In this session I will provide a brief introduction to Science and Technology Studies and then illustrate these ideas through a discussion of ethnographic work around SingStar (a Karaoke based game) that I have been engaged with since March 2006.
The talk looks at the concept of friendship in an age of social
networks, especially in light of the idea of 'friends' in Facebook and
MySpace. Friendship has been an important theme in Jacques Derrida's
work throughout his career, especially in relation to death, mourning
and memory. In a late paper dedicated to his friend J Hillis Miller
Derrida playfully discusses the name concealed in Miller's initial and
invokes the many Josephs in literature. He suggests that 'Joseph is
anyone whatsoever. A pseudonym for anyone whatsoever. Me or the wholly
other'. This leads to a discussion of the Italian 'multiple name'
project 'Luther Blissett' in which anybody can be Luther Blissett, which
is seen as a response to an increasingly networked culture.
What is meant by “physical spectatorship” and “body horror”? This paper will consider different theories of affect and questions the limitations of different theoretical frameworks in relation to the study of affect, aesthetics, and sound
Practice as Research Seminar
This session will be useful for anyone interested in research methods for creative practitioners. Mary's will use a number of her recent interdisciplinary performance and technology projects as case studies with which to distinguish the differences between practice and practice-as-research. She will focus on planning, writing proposals, execution (specifically working in interdisciplinary teams) documentation and dissemination of PAR.
Mary Oliver has been a performance artist for almost 30 years working across the fields of theatre, music, fine art and creative technology. For over a decade she has focussed on the creation of digital performance works and has collaborated with animators, film-makers, composers, computer programmers and most recently with a cognitive psychologist on the creation of interactive performance works that often play with the humour of the human-technological interface. Mary is Reader in Performance, Head of the Performance Research Centre and is leading the development of Digital Performance Research at the new Digital Media Performance Lab at MCUK.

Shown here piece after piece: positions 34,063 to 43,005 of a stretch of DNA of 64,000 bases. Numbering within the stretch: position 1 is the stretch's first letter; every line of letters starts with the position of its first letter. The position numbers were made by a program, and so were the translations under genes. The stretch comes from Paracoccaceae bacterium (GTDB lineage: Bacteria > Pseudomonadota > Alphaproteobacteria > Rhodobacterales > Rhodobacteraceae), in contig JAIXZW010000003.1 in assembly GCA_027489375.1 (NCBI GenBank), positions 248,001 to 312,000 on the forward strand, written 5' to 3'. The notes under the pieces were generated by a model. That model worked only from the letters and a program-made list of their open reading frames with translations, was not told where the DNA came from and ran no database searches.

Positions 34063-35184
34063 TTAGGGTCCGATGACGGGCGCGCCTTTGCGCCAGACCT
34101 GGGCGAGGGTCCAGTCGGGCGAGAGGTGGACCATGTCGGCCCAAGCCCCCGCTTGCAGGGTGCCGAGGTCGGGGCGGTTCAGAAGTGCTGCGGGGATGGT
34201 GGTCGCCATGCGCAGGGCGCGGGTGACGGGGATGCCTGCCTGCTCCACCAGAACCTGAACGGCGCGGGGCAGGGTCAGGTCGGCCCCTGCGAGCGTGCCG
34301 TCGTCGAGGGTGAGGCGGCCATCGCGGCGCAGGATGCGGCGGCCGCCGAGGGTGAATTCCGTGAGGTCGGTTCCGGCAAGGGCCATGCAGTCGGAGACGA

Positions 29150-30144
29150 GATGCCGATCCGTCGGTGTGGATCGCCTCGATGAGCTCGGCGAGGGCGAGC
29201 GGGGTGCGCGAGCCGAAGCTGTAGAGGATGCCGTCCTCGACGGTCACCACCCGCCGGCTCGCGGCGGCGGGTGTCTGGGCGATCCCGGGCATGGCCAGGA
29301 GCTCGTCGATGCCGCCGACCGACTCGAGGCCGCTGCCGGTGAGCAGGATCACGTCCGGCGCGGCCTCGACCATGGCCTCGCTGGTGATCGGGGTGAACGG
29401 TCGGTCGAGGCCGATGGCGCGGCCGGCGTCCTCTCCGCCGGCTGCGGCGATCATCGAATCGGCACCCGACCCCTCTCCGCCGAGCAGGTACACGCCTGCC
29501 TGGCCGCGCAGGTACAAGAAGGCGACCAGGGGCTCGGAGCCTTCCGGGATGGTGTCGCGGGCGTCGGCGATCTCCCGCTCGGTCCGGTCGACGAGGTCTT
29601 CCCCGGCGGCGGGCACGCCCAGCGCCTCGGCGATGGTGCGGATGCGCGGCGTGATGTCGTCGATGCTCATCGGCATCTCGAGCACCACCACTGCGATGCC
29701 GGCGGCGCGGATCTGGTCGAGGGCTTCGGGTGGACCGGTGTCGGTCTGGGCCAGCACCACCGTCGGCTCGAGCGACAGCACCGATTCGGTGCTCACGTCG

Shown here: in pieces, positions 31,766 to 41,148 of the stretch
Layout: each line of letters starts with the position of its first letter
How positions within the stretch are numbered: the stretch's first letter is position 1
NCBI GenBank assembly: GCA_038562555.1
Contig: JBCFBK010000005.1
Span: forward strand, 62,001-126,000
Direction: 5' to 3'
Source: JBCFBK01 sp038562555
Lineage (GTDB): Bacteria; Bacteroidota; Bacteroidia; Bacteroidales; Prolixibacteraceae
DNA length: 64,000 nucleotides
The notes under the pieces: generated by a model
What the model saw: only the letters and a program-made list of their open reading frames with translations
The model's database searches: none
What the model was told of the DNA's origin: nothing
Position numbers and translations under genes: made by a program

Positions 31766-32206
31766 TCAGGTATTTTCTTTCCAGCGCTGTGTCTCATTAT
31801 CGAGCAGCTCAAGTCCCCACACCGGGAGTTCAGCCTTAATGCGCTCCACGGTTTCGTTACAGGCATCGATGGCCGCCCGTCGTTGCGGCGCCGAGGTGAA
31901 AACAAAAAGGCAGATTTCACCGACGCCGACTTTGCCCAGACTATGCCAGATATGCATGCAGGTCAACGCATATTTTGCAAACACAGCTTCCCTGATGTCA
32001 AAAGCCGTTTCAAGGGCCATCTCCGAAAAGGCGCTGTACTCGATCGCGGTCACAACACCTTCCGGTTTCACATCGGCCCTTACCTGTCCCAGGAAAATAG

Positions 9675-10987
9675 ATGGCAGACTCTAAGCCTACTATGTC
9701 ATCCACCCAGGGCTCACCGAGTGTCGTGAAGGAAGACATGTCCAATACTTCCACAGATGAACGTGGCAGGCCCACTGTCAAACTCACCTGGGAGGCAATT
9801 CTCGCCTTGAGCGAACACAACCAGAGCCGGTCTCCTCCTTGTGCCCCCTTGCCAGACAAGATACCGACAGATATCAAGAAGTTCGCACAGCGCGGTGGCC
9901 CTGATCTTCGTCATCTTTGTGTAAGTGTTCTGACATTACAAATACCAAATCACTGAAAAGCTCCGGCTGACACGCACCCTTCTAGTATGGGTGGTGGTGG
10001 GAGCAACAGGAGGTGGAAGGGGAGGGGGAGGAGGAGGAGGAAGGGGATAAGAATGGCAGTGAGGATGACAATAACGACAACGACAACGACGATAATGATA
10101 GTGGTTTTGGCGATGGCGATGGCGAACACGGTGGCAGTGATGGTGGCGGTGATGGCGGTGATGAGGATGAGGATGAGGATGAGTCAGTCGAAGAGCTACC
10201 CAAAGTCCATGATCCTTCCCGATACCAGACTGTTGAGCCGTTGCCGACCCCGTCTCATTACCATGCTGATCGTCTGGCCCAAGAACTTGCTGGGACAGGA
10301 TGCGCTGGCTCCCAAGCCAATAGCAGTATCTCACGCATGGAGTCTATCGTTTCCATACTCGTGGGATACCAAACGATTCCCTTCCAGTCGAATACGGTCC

This talk examines audience and journalists' views of user-generated content. Researchers have investigated the production practices and journalistic cultures surrounding UGC, but have paid less attention to the audiences who produce and consume the content. My talk, based on a multi-method study of UGC at the BBC, seeks to fill this gap in knowledge to understand why audiences value particular forms of UGC and renounce others, and how audience perceptions differ from those of producers.
It focuses on why and how audiences value news-based UGC or audience content (in the form of images, footages and eyewitness accounts), which is perceived as authentic, immediate and ‘real’. This is contrasted with a dislike for audience comment, or opinion-based contributions, which is seen as ill-informed, repetitive and extremist. In comparison, BBC producers and journalists interviewed for the study are more concerned with UGC as a tool to supplement traditional news-gathering practices.
Ultimately, the talk highlights the importance of personalised story-telling as a counterweight to both journalistic impartiality and political talk, but also explores the limitations of this paradigm.
Karin Wahl-Jorgensen is a Reader at the Cardiff School of Journalism, Media and Cultural Studies and external examiner for the MA Social Media. She is the author of Journalists and the Public (Hampton Press, 2007), co-author of Citizens or Consumers? (Open University Press, 2005, with Justin Lewis and Sanna Inthorn) and edited the Handbook of Journalism Studies (Routledge, 2009, with Thomas Hanitzsch), among other titles. In addition to writing several journal articles and book chapters about the user-generated content study, she is currently completing a co-authored volume on Disasters and the Media (Peter Lang, with Mervi Pantti and Simon Cottle) and gearing up to work on a book about emotions and mediated public participation.